Peirce and Roisman also noted the lack of guidance from the Commission regarding how exchanges should handle the many fee challenges remanded to them via a separate Commission order. The commissioners suggested three options: (1) conduct a market segment analysis based on customer type; (2) perform a full platform analysis to understand how total cost, not discrete fees, impact pricing; or (3) engage in cost-based analysis, although Peirce and Roisman view this last option as undesirable because of the potential for the Commission to become a rate-setter.
Narrow scope, but indicative of wider problem. Although the Commission set aside NYSE’s and Nasdaq’s data fees, the commissioners suggested that the decision was somewhat limited in scope. In the penultimate paragraph at the end of the opinion, the Commission said: “[W]e emphasize that in finding that the exchanges have not met their burden of proof with respect to the competitiveness of the market, we are not finding that the market is not competitive. Our findings are limited to the record developed by the parties, and the arguments based on that record. We express no views on what conclusions might be reached on a different record.” The Commission also emphasized that its opinion dealt only with the specific NYSE Arca and Nasdaq fees challenged and did not address any subsequently revised fees, which would remain in effect subject to any challenges.
SEC Chairman Jay Clayton also issued a public statement on the Commission’s opinion in which he sought to put the decision and the related remand order into a larger context: “The matters addressed in today's orders have been before the Commission for a substantial period of time. I believe that as we move forward, today's actions will enable the Commission and market participants to more efficiently and effectively ensure that market data fees are set, reviewed and regulated in the best interest of our markets and our Main Street investors. More generally, I believe these actions, taken together with other initiatives of the Commission and our dedicated staff, will improve our regulation of market structure as it exists today and will inevitably continue to evolve.”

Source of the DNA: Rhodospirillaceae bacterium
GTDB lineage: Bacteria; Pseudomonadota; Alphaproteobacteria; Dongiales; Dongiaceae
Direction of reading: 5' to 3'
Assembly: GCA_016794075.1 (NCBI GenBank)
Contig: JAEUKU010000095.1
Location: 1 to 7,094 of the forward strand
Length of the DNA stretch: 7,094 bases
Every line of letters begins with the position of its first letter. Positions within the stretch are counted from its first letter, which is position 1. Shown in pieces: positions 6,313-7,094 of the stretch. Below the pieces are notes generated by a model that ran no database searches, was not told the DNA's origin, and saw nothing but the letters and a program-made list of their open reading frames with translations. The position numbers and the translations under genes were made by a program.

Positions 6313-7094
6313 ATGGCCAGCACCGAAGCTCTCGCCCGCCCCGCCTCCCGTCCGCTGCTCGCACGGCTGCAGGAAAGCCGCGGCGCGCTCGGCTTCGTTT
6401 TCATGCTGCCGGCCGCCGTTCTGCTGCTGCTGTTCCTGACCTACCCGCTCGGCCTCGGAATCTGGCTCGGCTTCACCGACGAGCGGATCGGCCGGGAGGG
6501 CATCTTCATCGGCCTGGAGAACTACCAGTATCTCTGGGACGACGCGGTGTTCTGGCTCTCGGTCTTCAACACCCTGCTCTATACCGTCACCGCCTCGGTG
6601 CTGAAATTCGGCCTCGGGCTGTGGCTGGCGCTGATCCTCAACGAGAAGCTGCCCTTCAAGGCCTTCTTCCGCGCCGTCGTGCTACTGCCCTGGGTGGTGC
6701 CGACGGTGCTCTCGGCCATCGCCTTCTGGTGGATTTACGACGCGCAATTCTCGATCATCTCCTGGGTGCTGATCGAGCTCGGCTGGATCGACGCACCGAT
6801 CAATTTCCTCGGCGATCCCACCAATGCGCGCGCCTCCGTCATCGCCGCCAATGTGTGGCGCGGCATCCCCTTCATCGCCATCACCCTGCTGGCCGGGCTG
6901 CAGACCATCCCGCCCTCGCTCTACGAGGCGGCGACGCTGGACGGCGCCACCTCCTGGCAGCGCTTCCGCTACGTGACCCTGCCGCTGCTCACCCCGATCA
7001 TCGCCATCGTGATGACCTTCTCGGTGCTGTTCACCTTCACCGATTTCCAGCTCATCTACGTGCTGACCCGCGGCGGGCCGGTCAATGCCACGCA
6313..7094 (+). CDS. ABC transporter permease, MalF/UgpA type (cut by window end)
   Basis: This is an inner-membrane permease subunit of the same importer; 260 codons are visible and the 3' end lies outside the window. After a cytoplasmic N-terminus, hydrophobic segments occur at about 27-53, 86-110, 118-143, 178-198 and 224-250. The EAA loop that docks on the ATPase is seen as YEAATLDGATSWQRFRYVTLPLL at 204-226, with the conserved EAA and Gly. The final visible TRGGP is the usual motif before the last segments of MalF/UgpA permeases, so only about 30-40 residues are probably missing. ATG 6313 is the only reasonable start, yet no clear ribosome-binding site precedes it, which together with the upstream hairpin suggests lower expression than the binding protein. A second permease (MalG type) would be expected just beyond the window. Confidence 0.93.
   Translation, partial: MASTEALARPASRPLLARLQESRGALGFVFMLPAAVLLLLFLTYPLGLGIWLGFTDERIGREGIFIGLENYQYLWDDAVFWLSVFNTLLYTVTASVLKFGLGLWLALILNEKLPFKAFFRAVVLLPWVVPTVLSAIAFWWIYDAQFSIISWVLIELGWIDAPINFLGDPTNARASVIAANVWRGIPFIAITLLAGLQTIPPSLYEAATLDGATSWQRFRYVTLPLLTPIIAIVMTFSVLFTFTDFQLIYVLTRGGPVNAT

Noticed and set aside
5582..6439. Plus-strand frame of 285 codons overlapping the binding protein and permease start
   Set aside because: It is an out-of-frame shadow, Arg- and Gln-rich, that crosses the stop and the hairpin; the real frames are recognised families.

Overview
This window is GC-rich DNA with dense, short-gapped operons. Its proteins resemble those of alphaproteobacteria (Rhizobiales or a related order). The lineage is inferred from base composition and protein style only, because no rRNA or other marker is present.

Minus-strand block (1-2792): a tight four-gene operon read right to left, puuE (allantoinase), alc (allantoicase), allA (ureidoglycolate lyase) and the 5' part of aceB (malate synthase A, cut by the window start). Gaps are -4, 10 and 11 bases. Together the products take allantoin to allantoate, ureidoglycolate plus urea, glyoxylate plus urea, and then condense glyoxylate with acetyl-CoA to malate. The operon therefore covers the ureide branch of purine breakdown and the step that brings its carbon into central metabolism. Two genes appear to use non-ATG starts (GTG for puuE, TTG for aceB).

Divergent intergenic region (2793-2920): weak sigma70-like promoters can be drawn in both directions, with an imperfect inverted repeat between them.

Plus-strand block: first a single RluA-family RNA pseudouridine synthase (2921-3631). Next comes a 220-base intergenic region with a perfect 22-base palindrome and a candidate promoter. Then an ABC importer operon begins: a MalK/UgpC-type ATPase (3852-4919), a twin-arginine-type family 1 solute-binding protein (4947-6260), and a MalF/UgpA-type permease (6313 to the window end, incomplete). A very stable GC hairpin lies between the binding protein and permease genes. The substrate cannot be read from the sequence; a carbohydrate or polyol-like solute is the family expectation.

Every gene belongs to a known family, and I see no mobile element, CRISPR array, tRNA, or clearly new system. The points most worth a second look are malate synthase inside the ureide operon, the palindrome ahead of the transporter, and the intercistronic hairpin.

The SEC has in recent years heard many complaints about fees for access to market data and will soon host a roundtable on the topic. Technological evolution and the advent of high speed trading make access to current market data a lucrative business and essential tool for many investors.
SIFMA issued a brief statement praising the Commission’s order. “This pragmatic ruling by the SEC indicates increasing recognition by policymakers that the fee structure for proprietary market data products is broken,” said Melissa MacGregor, SIFMA managing director and associate general counsel. “Today’s decision should prompt further examination of policy reforms to ensure the efficiency of public market data feeds and fairness of fees.”
NYSE responded to the Commission’s decision regarding NYSE Arca’s fees by noting how little effect it was likely to have on the exchange’s current products and fees. NYSE ARCA also suggested it would challenge the Commission’s opinion. “This decision represents a troubling shift by the SEC from its core mission of ensuring the long-term health of our financial markets to an agenda of regulatory overreach, prioritizing the interests of powerful Wall Street interests over those of retail investors and listed companies. We believe the Commission’s decision will not withstand our challenge.”
The Commission’s order also comes soon after developments in a matter in which BOX Exchange LLC asked the Commission to review a decision by the Division of Trading and Markets to temporarily suspend and institute proceedings regarding BOX’s proposed rule change that would impose fees on those who physically connect to the exchange while also reclassifying fees charged to high speed data feed users. The BOX order is one of the few times the SEC has taken such action, and also suggests a heightened interest by the agency in reviewing market data fees.
The release is No. 34- 84432.